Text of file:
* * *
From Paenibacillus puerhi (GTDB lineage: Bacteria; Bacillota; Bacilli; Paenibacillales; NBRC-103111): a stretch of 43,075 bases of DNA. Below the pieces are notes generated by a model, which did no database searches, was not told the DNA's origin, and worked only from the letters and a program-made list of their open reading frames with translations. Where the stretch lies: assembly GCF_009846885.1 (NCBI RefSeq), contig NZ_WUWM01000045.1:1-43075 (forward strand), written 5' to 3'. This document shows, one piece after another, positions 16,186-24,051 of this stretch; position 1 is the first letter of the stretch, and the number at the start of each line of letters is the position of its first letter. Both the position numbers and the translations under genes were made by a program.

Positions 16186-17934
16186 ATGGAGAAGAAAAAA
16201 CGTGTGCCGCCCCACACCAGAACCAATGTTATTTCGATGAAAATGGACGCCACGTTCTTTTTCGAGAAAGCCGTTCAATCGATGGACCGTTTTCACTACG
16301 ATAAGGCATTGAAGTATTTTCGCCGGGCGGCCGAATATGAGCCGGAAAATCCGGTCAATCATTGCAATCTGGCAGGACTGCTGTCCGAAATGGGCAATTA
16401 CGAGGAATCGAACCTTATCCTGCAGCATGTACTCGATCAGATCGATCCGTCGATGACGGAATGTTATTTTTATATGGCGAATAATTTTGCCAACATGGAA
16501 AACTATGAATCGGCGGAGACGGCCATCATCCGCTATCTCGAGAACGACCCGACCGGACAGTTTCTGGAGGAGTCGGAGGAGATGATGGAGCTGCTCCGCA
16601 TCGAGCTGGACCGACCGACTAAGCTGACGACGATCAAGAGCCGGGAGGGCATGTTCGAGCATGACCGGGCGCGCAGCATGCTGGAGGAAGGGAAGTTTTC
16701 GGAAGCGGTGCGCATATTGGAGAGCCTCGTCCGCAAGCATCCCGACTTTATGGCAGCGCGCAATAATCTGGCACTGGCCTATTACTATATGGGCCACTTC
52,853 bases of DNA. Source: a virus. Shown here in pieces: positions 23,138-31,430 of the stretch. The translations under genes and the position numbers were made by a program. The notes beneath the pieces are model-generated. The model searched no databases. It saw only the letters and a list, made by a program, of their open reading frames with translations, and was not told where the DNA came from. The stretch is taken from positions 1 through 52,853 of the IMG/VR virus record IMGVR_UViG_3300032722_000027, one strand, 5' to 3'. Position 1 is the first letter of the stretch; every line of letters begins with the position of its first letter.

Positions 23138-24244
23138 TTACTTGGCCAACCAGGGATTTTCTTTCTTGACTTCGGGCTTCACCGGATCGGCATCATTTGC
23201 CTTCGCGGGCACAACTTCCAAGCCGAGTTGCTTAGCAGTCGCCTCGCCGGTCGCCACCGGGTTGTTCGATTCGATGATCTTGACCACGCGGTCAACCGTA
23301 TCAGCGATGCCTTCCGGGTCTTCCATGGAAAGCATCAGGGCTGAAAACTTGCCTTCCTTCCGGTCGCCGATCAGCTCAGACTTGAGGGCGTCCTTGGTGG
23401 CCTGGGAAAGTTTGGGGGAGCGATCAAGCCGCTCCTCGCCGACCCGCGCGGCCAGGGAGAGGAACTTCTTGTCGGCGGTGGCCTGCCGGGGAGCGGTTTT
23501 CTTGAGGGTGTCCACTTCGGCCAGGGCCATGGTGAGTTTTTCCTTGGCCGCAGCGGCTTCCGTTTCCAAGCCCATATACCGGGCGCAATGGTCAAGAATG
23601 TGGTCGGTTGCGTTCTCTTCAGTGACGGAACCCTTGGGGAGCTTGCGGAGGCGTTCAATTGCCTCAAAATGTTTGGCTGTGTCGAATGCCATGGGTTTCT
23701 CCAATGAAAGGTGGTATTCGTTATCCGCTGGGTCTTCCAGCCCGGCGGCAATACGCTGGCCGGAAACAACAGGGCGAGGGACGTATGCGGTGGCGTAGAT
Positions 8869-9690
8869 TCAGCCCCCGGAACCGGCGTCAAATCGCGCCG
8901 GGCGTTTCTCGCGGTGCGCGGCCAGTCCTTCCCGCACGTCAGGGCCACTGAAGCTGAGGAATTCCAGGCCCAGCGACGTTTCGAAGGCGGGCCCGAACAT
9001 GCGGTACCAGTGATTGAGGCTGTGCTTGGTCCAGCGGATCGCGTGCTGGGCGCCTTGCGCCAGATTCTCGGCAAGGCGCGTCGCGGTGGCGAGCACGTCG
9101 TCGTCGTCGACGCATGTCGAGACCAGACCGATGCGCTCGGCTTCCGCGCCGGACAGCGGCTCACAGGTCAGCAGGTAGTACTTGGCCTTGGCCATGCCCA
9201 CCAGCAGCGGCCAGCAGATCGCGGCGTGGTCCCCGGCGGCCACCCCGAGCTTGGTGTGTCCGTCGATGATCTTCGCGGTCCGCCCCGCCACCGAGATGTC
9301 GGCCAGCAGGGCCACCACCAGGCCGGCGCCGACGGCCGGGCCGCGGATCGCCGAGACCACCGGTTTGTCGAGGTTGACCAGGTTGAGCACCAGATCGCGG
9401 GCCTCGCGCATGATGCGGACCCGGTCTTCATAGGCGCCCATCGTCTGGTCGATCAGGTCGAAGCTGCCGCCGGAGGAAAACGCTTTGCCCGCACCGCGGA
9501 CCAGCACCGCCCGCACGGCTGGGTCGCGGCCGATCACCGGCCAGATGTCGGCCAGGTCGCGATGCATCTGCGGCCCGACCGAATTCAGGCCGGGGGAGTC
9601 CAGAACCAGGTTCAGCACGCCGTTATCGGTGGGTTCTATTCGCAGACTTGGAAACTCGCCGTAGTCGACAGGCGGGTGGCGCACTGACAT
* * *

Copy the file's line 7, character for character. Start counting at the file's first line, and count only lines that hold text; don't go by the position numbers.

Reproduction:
16501 AACTATGAATCGGCGGAGACGGCCATCATCCGCTATCTCGAGAACGACCCGACCGGACAGTTTCTGGAGGAGTCGGAGGAGATGATGGAGCTGCTCCGCA